Auld Lang Syne

Microblog_Mondays

This morning my mother-in-law wished me a “Happy New Year!” As a retired educator of thirty years, she knows that this field reorganizes all life around the rhythm of school timelines, experienced in 45-minute increments as the earth revolves from September to June to August to September again. January almost feels to me like a strange time for reflection and resolutions because it happens in medias res, if you will–exiting school frenzy mid-quarter for a fleeting whirlwind of holiday hubbub only to return to the fray without pause. Summer, on the other hand, is a time to stop, breathe, look around, reconnect, rejuvenate, reorder and prioritize, discard, cultivate, refresh; and in that way, it does feel more apropos to take stock of my position on the fault line between all that is past and all that lies ahead. I feel myself now in a space flush with opportunity to elbow out much of what confines me if I can approach it with passion and patience.

I am excited.

I am afraid.

I am courageous.

18 thoughts on “Auld Lang Syne

  1. The excitement of a new school year still creeps in a little, even though I haven’t had a first day of school since about 2004. But it’s still the first thing I think of when the air chills a bit and smells like fall. Of course this summer that was July, and now it’s boiling hot for September. Ah, climate change.

    Happy new year. I hope this year is full and beautiful.

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    • Yeah, so much for the air chilling: first day of school turned out to also be the hottest day of summer! Even though I’m soggy from a day of sweltering, I can still appreciate the feeling of having begun again.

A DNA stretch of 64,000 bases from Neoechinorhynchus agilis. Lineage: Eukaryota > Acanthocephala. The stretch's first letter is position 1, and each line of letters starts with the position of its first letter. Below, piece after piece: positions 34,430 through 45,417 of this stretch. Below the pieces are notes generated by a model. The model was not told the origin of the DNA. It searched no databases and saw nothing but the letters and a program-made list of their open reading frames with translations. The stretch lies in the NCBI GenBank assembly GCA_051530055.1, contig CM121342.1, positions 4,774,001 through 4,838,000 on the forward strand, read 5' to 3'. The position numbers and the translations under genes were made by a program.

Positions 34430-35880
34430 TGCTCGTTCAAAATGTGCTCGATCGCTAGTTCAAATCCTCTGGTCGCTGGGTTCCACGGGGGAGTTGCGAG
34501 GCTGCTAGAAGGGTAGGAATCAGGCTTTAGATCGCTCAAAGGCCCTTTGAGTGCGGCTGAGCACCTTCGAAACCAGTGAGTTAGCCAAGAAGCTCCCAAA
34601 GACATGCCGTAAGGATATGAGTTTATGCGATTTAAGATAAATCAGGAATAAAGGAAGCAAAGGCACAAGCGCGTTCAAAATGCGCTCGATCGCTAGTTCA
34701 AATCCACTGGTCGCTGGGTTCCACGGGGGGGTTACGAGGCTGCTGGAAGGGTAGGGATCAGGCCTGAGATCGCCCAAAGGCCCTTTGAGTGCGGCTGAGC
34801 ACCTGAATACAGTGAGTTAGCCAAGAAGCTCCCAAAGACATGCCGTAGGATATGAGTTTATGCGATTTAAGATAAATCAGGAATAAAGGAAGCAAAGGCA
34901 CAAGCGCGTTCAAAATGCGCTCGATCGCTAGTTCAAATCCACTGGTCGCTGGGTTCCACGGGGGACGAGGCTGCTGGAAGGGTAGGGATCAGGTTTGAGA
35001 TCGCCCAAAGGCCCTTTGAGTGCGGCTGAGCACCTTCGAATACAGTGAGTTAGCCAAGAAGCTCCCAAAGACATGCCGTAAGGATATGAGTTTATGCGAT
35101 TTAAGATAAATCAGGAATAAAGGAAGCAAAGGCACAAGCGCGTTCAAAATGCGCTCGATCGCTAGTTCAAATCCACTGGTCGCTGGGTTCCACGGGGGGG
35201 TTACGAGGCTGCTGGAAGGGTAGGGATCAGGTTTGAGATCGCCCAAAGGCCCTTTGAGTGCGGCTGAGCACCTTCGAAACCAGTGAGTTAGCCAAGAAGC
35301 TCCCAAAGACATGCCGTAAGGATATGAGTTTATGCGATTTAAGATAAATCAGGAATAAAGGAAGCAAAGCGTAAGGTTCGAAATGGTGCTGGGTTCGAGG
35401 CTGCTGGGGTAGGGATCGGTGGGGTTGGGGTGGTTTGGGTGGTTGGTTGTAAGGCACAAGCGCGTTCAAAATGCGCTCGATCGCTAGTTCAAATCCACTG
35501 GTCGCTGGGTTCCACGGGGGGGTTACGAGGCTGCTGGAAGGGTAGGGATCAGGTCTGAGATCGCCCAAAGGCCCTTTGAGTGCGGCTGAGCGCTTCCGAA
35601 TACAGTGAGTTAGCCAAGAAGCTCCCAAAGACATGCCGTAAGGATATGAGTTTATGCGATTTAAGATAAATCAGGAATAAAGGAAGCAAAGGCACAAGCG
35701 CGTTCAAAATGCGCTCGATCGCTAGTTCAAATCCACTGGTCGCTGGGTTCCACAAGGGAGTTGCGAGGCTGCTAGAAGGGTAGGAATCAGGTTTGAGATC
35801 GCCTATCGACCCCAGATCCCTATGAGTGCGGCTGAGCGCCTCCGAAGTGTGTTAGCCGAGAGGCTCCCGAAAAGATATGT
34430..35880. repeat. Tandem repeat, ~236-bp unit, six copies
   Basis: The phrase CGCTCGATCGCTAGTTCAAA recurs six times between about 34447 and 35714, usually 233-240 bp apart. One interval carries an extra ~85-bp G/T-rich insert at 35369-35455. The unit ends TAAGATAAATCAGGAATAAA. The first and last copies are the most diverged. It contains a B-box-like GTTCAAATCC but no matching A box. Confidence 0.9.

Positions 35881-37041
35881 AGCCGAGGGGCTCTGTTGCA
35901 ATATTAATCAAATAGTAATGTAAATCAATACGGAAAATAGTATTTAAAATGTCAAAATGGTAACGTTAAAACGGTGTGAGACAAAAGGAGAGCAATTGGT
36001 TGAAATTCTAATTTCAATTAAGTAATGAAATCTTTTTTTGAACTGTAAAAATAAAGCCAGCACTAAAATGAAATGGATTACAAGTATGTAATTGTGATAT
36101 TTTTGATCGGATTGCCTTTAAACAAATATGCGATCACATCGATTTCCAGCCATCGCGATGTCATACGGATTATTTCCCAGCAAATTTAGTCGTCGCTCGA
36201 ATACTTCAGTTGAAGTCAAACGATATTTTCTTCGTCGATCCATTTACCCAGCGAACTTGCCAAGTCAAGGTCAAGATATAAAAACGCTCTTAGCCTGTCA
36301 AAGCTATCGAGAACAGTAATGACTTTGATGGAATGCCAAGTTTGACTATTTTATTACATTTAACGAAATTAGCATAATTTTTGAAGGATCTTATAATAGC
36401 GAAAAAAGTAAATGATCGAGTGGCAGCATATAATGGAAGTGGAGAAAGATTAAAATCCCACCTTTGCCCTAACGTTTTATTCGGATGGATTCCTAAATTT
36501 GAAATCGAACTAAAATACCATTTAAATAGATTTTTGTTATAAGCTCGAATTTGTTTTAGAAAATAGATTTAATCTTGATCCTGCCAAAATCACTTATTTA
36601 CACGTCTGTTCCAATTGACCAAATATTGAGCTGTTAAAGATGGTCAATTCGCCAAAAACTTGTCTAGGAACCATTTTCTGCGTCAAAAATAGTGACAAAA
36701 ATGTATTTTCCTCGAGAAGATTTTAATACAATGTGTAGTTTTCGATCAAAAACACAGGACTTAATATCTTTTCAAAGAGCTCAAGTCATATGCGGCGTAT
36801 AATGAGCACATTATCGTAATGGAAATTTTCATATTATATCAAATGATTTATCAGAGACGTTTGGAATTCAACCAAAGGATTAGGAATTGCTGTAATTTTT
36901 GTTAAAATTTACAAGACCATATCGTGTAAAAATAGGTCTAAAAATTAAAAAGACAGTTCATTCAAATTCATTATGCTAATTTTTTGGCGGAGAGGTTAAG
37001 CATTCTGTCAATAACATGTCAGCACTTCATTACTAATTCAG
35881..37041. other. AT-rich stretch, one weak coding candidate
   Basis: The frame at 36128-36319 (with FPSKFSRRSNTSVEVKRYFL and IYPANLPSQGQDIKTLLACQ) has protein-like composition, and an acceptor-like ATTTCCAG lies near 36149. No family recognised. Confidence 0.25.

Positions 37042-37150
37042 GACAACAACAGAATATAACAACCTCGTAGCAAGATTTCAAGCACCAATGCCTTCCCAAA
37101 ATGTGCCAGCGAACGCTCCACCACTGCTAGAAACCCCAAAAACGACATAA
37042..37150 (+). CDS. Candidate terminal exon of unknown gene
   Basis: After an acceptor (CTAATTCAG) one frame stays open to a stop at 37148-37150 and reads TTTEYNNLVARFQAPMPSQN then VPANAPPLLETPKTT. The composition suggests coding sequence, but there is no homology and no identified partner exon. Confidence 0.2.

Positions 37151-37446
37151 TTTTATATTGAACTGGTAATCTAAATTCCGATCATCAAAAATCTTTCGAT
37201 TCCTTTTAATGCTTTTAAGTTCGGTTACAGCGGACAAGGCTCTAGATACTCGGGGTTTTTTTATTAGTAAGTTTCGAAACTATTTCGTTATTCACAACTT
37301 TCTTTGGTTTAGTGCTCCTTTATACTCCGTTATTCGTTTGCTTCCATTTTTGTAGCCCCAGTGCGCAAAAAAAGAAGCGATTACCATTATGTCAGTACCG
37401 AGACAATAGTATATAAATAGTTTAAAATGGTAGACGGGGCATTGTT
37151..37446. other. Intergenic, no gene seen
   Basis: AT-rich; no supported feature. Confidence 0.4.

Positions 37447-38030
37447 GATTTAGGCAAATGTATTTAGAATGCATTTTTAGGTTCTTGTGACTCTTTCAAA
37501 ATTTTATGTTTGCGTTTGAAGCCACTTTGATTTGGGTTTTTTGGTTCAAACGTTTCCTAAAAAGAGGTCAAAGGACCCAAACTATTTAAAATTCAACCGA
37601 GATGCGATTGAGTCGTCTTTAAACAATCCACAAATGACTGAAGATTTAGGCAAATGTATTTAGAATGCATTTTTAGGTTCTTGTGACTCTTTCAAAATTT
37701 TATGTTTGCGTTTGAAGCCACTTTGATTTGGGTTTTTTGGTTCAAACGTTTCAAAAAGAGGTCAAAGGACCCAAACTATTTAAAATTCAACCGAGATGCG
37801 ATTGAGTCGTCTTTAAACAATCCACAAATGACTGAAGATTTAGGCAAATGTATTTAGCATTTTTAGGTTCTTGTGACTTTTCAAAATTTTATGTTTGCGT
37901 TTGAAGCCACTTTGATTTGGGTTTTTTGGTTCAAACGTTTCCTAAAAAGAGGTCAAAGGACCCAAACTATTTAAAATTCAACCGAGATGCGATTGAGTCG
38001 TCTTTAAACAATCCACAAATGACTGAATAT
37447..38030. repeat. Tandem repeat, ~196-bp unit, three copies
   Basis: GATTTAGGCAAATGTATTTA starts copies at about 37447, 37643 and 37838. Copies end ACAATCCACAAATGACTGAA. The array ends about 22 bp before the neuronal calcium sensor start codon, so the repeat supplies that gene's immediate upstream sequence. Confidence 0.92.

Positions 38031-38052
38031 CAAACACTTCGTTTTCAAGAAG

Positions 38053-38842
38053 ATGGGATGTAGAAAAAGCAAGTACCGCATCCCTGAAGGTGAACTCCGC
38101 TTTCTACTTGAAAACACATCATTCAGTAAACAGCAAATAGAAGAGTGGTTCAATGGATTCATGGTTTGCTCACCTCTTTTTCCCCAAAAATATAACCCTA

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  2. Yes yes yes. The Jewish new year, which came a little bit after school began, always made more sense to me than the winter one. My life goes September to September, and I think it always will.

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    • Oh sure, I hadn’t even thought about how Rosh Hashanah coincides. Even the weather echoes the shifting, whereas I’m not sure December feels much different from February in the Northeast.

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  3. I think I’m still more in tune with US schools that start right after Labor Day than the Finnish schools, who have started already almost a month ago. School starting is definitely a start of many things.
    I hope you have a great year!

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        • Gotcha. I ask because, in education, we are constantly talking about Finland and Singapore, trying to crack their secret as a model for improving the American system.

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          • 🙂 Ask me in a few years when my boy heads there (6 years for kindergarten and 7 for 1st grade), maybe I know more then. I do know the length of days are shorter.

            I do know that some of the “news articles” going around the internet portray Finland a bit too…well and not all of the things they say are true. We have had school shootings (not many, but the one I can think of was enough) and we do have bullying. But the price of school (ALL FREE, even up to PhD!) and breakfast & lunch for lower levels of kids is awesome! The food really is good.

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  4. Happy new year indeed! We returned home from somewhere cool and dry to a pool of sweat and heat, still Fall is only around the corner.
    I was a teacher so I understand how a new semester could mean 🙂 Hope your students are lovely and May the Fall bring plenty of good surprise!

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  5. September is my time to reflect, as well. Even after teaching for ten years and transitioning to the healthcare field, I still find myself in the mental space and rhythms of the school year flow in some ways. Best of luck in the New Year!

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